Scams: spot and avoid them: frauds and scams are nothing new. The Internet, however, makes it easier for criminals to circulate and scams to proliferate. Scammers and fraudsters come from diverse backgrounds, and are often difficult to spot. Many manipulate without guilt or remorse. Here, we outline some of the most common frauds so that you can avoid them.

AuteurDonnellon, Brien
Fonction MONEY

What is a scam? A scam is an illegal scheme to obtain money by means of deception. Scams come in different forms, including letters, emails, telephone calls, faked addresses and IDs, and text messages. Many rely on the victim handing over confidential information, or by simply stealing discarded documents. Examples include:

Phishing: Victims receive an email that looks as if it has been sent from a reliable source (e.g. a financial institution) asking to confirm bank account details. The information is used to gain access to your account or to steal your identity.

Fake websites: These criminal websites attempt to steal your identity through phishing and include fraudulent online shops, sites that distribute pirated software or promote get-rich-quick schemes.

Advanced fee scams: The victim receives a letter, email, fax or phone call offering a large sum of money if they can help someone transfer millions of pounds out of their country. For example, the Nigerian 419 scam asked victims to send bank account details and a transfer fee to initiate the transaction.

Share scams: A stranger phones and attempts to sell the victim shares from an unknown company whose value will significantly increase within a few days. The victims often feel confident because they do not have to pay any money in advance only provide their account details.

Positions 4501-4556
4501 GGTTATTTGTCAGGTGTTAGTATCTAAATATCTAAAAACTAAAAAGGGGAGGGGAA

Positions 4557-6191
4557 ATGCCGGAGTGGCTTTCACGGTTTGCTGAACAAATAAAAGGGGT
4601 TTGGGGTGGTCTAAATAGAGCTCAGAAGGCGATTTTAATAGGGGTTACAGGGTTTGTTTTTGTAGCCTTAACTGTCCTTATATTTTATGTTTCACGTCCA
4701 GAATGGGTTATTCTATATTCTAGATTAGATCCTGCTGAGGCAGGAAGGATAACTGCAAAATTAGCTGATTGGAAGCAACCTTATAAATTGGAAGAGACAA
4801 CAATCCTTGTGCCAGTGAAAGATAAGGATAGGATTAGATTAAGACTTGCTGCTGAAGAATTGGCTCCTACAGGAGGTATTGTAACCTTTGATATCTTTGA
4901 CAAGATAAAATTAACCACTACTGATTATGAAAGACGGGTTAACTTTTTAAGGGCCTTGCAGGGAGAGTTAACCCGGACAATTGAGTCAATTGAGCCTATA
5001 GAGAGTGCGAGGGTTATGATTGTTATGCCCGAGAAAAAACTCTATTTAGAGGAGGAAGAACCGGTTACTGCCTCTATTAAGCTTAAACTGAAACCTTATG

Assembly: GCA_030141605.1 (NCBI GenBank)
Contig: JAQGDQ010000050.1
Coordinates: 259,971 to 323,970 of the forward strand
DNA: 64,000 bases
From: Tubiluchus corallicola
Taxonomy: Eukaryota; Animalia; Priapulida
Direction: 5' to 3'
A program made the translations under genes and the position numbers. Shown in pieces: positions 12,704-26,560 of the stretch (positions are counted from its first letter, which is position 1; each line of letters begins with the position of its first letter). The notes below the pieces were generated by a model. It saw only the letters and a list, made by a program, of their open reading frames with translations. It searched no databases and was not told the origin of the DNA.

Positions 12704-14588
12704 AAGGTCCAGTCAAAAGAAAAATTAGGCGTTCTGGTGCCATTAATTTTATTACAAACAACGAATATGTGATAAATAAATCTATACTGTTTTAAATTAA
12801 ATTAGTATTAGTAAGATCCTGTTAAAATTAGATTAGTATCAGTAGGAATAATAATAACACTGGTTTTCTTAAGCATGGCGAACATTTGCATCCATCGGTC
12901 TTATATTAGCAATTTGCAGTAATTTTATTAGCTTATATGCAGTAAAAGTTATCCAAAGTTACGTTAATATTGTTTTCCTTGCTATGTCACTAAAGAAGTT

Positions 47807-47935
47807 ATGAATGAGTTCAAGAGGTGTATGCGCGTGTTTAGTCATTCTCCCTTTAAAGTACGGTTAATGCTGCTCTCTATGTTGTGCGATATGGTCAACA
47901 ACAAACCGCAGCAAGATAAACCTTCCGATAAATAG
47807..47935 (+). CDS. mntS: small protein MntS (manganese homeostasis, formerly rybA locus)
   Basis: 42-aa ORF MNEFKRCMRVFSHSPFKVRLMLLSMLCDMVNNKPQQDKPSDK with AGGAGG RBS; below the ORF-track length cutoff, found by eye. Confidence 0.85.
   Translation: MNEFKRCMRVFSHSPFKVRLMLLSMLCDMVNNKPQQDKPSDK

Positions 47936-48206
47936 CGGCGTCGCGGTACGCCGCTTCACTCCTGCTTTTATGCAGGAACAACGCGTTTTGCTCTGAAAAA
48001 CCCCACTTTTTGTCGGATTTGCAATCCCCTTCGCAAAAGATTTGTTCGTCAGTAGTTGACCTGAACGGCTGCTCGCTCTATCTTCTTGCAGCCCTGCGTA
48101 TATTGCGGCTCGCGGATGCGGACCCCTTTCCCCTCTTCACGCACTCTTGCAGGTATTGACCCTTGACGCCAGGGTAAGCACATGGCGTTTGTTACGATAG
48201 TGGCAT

Fund transfer scams: An email or fax asks you to receive a payment into your bank or building society account, take it out as cash, and send it abroad in return for a commission. The con artist asks for your account details in advance.

Password theft: Victims receive a call from a person pretending to be from their bank or credit card company, often under the pretence there is a problem with the account. To verify they are speaking to the correct person, the scammer asks for pin and security numbers. The victim provides the numbers, the scammer confirms they are correct and is therefore permitted to continue discussing the case with the victim. The scammer then has the possibility to withdraw money from the victim's account.

Chain letters: The victim receives a letter, often passed on from a friend, with a list of names. They are asked to send, for example, SFr 10 to the person at the top of the list, add their name to the list, then photocopy the letter and forward it to 50 friends. According to the letter, once your name reaches the top of the list you will receive thousands of francs for the initial SFr 10...

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